Brief Lives

| October 7, 2015

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Brief Lives

Do you like stories about the theater?

If so, “Brief Lives” may be a novel for you. It tells about the production of a new play that a small company puts on in the 1950’s. Each of the chapters gives a brief account of the experience of someone involved in the production or is interested in it. Two interludes look at the subject of the play from different angles from the main narrative.

Do you like American history?

If so, “Brief Lives” may be for you. The play tells the story of a man with a few talents — for comedy, magic songwriting — who performs in carnivals and fairs in the American Midwest in the middle of the 19th century. He gets into serious trouble after he strays from his calling and becomes involved with a criminal cartel who present themselves as forward-looking businessmen. Can he find redemption?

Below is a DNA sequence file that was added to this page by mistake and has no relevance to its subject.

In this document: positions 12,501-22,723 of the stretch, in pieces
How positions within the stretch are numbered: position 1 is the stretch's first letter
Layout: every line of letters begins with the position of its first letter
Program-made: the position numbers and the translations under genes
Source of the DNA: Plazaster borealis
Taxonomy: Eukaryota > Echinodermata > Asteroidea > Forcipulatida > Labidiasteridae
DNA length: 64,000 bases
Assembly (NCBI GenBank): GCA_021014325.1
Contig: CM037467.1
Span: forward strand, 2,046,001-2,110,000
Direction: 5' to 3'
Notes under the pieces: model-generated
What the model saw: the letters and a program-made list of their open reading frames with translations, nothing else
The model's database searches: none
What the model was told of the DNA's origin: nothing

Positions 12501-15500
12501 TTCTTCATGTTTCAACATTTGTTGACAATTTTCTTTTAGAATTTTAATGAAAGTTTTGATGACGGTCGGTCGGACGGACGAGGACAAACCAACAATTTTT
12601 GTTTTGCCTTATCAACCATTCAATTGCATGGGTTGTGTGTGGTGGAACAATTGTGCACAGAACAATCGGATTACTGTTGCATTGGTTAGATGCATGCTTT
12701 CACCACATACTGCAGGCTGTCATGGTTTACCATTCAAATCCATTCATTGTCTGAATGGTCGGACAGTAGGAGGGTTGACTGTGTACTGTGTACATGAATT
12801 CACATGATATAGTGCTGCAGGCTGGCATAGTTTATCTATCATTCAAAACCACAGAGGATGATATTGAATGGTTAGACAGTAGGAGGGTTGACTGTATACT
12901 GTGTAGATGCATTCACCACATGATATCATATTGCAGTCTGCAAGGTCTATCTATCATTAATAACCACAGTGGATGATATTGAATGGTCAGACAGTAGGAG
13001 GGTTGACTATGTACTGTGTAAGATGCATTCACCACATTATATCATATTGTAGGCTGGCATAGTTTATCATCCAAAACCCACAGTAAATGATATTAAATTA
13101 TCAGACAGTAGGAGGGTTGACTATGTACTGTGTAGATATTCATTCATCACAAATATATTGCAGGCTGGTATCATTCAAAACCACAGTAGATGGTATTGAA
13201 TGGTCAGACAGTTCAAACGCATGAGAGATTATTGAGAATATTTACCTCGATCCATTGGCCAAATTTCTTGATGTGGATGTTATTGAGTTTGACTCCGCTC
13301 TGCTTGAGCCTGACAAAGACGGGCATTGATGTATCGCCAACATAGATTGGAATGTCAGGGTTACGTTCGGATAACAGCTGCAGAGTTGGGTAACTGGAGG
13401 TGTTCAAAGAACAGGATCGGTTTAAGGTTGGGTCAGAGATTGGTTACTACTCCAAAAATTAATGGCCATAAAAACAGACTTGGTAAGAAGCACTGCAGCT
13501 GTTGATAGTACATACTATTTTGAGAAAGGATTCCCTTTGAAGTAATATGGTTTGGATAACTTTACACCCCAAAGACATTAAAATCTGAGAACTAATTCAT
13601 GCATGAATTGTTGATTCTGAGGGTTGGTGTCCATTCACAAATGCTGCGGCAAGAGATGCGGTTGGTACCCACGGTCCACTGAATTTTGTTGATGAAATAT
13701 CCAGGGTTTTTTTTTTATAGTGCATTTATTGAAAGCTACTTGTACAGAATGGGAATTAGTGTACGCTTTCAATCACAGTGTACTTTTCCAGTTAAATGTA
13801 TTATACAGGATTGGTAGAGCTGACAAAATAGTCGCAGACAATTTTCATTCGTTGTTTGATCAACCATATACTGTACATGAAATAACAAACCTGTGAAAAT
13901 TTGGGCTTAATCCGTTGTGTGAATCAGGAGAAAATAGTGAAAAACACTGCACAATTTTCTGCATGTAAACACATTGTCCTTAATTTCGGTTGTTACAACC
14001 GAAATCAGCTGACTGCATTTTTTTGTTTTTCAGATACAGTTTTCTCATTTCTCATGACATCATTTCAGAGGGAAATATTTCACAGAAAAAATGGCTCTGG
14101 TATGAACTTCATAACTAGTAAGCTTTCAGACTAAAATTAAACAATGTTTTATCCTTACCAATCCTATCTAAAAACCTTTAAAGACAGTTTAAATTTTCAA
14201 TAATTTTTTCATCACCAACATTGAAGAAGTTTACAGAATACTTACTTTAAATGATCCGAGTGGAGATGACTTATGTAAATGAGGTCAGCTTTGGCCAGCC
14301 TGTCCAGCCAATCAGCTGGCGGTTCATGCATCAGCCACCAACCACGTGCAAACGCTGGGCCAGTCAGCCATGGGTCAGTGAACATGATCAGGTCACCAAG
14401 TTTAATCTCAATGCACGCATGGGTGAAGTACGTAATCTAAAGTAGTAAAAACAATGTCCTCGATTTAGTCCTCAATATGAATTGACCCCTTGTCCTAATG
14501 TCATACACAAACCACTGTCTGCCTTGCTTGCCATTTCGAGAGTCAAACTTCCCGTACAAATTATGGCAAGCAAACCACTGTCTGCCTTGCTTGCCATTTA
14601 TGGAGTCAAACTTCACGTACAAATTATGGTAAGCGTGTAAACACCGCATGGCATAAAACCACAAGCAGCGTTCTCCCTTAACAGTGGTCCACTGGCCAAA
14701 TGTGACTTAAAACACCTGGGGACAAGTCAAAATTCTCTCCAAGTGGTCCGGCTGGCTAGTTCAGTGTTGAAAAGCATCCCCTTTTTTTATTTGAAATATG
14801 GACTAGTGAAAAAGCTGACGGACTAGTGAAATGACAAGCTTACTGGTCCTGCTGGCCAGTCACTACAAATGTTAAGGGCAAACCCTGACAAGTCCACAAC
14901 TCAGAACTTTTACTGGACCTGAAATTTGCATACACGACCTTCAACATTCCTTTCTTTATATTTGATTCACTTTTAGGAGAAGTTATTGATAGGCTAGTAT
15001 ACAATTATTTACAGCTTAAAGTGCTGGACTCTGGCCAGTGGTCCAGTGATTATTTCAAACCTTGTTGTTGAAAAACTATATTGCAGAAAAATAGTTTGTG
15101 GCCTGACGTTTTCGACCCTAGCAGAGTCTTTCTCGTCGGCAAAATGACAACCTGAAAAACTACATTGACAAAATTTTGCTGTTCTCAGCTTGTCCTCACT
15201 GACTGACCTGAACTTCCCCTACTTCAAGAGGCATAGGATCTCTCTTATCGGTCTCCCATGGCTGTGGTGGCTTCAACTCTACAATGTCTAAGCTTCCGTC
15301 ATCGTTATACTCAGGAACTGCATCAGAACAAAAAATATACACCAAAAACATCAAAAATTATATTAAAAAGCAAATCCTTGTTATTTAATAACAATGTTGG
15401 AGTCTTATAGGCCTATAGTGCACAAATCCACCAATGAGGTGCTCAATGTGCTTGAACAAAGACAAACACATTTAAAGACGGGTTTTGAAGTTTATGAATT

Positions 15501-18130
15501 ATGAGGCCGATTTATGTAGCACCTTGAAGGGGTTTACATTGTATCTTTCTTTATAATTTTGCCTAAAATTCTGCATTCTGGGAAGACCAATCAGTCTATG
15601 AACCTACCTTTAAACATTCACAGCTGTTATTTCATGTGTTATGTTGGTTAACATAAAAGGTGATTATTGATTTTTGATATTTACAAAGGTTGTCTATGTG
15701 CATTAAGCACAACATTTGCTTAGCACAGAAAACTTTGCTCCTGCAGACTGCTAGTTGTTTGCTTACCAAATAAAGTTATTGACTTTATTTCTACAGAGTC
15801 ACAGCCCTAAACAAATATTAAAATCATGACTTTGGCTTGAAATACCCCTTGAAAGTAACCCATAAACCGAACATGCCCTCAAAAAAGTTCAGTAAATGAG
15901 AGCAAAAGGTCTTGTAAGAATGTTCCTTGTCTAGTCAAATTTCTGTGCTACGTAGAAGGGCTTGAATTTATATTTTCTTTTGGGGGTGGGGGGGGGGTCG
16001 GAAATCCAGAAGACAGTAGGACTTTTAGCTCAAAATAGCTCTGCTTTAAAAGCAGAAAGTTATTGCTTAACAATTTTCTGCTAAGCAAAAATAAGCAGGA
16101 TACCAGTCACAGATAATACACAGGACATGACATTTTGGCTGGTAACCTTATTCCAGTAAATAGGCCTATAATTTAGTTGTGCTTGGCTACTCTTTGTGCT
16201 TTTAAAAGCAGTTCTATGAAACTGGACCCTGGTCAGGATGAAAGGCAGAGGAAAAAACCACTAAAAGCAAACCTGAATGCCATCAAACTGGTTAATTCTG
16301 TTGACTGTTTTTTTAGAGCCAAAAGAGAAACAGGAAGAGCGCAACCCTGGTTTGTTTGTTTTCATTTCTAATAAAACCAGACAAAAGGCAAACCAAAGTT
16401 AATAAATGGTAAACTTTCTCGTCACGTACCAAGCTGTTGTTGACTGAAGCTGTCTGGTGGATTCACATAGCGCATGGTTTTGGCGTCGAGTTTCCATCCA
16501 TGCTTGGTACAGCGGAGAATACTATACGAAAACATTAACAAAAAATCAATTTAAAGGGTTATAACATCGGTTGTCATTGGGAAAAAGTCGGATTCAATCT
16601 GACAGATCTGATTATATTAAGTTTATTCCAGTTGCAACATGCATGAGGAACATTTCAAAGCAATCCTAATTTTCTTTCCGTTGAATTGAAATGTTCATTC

Do experiments with narrative suit your fancy?

If so, you may enjoy the way this novel is put together, not a straight-ahead narrative, but from different points of view of people who encounter the 19th century showman and his wife.

Other motifs prominent in the novel are city life and creativity.

The purpose of the novel is to show that we often compensate for everyday troubles and the brevity of life by our creativity, which ranges from ordinary inventiveness to works of surprising originality.

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